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How Fuel Injection Systems Work

written by: Mike Aguilar • edited by: Lamar Stonecypher • updated: 11/10/2011

Originally designed for diesel engines, fuel injection systems are the induction scheme of choice in gasoline engines. The system automatically meters the right amount of fuel for the amount air inducted. This article gives a brief introduction to fuel injection systems.

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    Carburetion was, for a long time, the method of choice for mixing the air and fuel and introducing it into the intake system of internal combustion engines. Fuel injection, a much more efficient system that creates more horsepower was originally designed for diesel engines. In the fifties Chevrolet introduced fuel injection on their high performance Corvette model. The system has been gaining in popularity ever since, and its most basic operation is described first below. Listed next you will be presented with the major parts of most fuel injection systems, along with their function. Once a familiarity with the basics and function is obtained, the two main types of injection systems in use will be described.

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    The Operation of the Fuel injection System

    The original fuel injection systems used a fuel distributor to inject the fuel for each cylinder individually, in order of cylinder firing. This fuel distribution system is still in use on larger engines. In most fuel injected systems, sensors measure the volume of air entering the engine and the temperature of the exhaust stream, and the computer commands the injector(s) to pulse for a specific amount of time. The length of the pulse and the fuel pressure determine the volume of fuel that is delivered. Air is metered by the throttle plate, which moves in conjunction with the accelerator pedal. Fuel injection atomizes the fuel much better than carburetion, which gives injection its boost in efficiency and power.

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    Fuel injectorA fuel injector disassembledBosch fuel injector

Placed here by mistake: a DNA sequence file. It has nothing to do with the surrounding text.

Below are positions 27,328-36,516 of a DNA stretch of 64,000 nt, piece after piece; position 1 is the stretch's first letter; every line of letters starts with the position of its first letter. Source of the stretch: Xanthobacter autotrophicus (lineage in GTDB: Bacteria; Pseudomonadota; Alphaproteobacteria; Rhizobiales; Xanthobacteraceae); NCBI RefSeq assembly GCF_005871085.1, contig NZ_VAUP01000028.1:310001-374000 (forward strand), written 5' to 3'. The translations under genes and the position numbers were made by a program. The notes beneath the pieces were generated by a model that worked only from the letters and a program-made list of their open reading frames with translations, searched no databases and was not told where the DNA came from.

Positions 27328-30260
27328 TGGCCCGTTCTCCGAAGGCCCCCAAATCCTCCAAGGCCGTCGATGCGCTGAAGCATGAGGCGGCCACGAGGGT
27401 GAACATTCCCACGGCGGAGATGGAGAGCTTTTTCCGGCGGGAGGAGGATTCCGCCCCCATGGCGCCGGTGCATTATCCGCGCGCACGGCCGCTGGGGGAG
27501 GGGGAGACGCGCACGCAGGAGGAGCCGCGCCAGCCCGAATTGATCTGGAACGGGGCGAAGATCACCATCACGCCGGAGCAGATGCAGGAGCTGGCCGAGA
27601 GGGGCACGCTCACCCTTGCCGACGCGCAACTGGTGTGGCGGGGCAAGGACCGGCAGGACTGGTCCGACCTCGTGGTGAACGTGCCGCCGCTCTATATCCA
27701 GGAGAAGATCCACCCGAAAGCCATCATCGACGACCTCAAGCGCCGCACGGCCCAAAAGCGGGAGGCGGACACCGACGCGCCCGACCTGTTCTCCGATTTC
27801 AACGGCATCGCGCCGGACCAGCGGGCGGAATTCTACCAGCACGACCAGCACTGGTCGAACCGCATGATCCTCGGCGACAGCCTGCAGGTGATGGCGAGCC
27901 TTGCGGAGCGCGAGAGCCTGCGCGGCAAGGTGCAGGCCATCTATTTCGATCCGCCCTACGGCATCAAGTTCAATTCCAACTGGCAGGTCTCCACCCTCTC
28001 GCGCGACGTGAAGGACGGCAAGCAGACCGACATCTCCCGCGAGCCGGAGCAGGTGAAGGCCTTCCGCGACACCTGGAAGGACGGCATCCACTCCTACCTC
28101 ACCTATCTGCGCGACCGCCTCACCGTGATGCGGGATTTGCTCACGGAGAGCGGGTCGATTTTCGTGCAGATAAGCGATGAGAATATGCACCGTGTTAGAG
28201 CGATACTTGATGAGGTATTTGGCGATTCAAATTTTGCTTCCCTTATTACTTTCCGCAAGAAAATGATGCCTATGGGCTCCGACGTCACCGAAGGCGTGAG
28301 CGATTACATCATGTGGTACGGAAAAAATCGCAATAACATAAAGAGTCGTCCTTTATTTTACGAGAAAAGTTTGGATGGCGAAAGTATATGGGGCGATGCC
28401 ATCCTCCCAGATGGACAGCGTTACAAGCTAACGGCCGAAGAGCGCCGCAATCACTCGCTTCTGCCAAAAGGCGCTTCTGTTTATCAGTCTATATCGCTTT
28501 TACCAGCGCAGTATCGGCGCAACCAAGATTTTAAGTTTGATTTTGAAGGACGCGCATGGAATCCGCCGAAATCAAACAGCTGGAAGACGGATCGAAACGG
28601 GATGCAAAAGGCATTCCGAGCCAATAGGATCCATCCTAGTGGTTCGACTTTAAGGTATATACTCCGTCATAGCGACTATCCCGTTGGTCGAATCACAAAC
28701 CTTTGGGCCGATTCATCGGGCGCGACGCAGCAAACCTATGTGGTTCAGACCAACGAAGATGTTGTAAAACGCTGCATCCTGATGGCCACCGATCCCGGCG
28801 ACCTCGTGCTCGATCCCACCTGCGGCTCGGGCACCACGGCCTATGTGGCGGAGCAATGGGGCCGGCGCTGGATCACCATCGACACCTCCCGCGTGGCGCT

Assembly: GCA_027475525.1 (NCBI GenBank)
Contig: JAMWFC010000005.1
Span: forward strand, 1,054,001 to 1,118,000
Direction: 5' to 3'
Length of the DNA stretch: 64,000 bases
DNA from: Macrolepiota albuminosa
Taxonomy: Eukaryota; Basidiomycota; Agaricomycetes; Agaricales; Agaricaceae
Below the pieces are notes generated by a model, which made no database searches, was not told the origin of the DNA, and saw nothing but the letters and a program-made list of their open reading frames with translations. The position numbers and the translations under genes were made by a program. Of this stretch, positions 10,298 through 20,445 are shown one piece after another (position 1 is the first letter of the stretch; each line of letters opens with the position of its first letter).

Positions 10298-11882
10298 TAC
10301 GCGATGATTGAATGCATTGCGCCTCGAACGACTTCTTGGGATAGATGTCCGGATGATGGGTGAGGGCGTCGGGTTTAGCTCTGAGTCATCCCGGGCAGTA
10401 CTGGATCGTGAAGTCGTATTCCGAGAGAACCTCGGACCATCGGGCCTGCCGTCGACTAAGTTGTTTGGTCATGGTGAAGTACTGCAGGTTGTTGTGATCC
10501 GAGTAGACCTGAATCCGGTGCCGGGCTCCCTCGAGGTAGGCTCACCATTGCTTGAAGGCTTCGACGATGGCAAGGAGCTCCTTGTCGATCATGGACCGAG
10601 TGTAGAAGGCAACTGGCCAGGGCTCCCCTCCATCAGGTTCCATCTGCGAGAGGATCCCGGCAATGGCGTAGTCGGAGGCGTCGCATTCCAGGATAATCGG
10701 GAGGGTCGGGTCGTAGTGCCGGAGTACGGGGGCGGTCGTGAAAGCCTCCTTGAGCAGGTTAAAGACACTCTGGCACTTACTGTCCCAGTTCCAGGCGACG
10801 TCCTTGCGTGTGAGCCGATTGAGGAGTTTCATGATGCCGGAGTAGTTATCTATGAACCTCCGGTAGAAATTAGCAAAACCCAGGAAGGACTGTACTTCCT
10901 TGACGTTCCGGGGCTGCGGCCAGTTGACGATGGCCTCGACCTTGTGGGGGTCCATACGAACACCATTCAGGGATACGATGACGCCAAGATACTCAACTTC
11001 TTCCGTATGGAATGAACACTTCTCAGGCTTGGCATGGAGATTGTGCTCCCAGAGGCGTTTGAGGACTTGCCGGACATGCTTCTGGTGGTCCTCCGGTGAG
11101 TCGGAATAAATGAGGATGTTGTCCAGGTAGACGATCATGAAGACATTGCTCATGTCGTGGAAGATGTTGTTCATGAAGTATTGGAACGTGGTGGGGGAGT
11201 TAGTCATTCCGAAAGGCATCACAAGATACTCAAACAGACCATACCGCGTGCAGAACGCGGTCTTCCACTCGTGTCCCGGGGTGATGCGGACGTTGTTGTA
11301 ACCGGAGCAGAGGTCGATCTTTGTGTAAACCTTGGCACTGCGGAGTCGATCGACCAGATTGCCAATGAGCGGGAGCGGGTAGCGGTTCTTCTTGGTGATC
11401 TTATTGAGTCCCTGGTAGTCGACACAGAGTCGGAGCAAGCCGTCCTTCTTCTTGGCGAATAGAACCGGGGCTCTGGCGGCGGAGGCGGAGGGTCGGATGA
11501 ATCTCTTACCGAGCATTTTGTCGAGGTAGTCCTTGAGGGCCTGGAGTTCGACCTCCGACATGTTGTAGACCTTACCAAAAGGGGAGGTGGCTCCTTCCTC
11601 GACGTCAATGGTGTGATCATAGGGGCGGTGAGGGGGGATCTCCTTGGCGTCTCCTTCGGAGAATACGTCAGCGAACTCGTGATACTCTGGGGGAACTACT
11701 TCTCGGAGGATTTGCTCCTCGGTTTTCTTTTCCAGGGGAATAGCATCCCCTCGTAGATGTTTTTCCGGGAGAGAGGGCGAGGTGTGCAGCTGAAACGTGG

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    The Parts of a Fuel Injection System

    The parts of a fuel injection system exist either to deliver the fuel to the injector(s), or to supply information that the control unit requires in order to provide the most efficient engine operation possible.

    Fuel storage and delivery components include the fuel tank, pump, and lines. The fuel pump is capable of supplying up to sixty PSI of fuel pressure, so the fuel lines and connections are designed to withstand pressures almost double that.

    Your car will have either two injectors, or one per cylinder, and sometimes one extra. In throttle body injected vehicles, there will be two injectors, and with port injection systems, there will be a single injector for each cylinder, plus sometimes an accelerator/cold start injector.

    One way that injected fuel volume is controlled is by restricting the length of time that the injector is pulsed for. Metering fuel pressure to the injector is the other and is accomplished using a fuel pressure regulator, which can be pre-calibrated, vacuum- or electrically-controlled.

    Most fuel injection systems have at least four sensors: the throttle position sensor uses a rheostat to determine how much acceleration you desire. The Mass Air Flow sensor determines how much air is entering the intake system. The oxygen sensors measures exhaust temperature, which is interpreted to determine whether the engine is running lean or rich. A sensor that determines crankshaft position tells the system which cylinder will fire next. This sensor is also required by the ignition system; on most cars, this is a crankshaft position sensor, a camshaft position sensor, or, on some cars, both.

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    Various Injection Schemes

    There are several variations in fuel injection design. The Throttle Body Injection, or TBI or a single point injection system, injects fuel at the throttle body,Jaguar AJ16 throttle body   similar to a carburetor. The induction mixture passes through the intake manifold runners. Fuel spraying constantly was then achieved by the continuous jet injection system introduced in 1974 where gasoline is pumped from the fuel tank to a large control valve called a fuel distributor that distributes the fuel to the series of smaller pipes of each injector. General Motors then implemented the central port injection, or CPI or central port fuel injection, which uses a tube with poppet valves from a central injector to spray the fuel at each intake port rather than the central throttle body. There is also the multi-point fuel injection system that injects fuel into the intake ports rather than at a central point within the engine manifold. Another example is the direct injection used by diesel engines where the injection nozzle is placed inside the combustion chamber.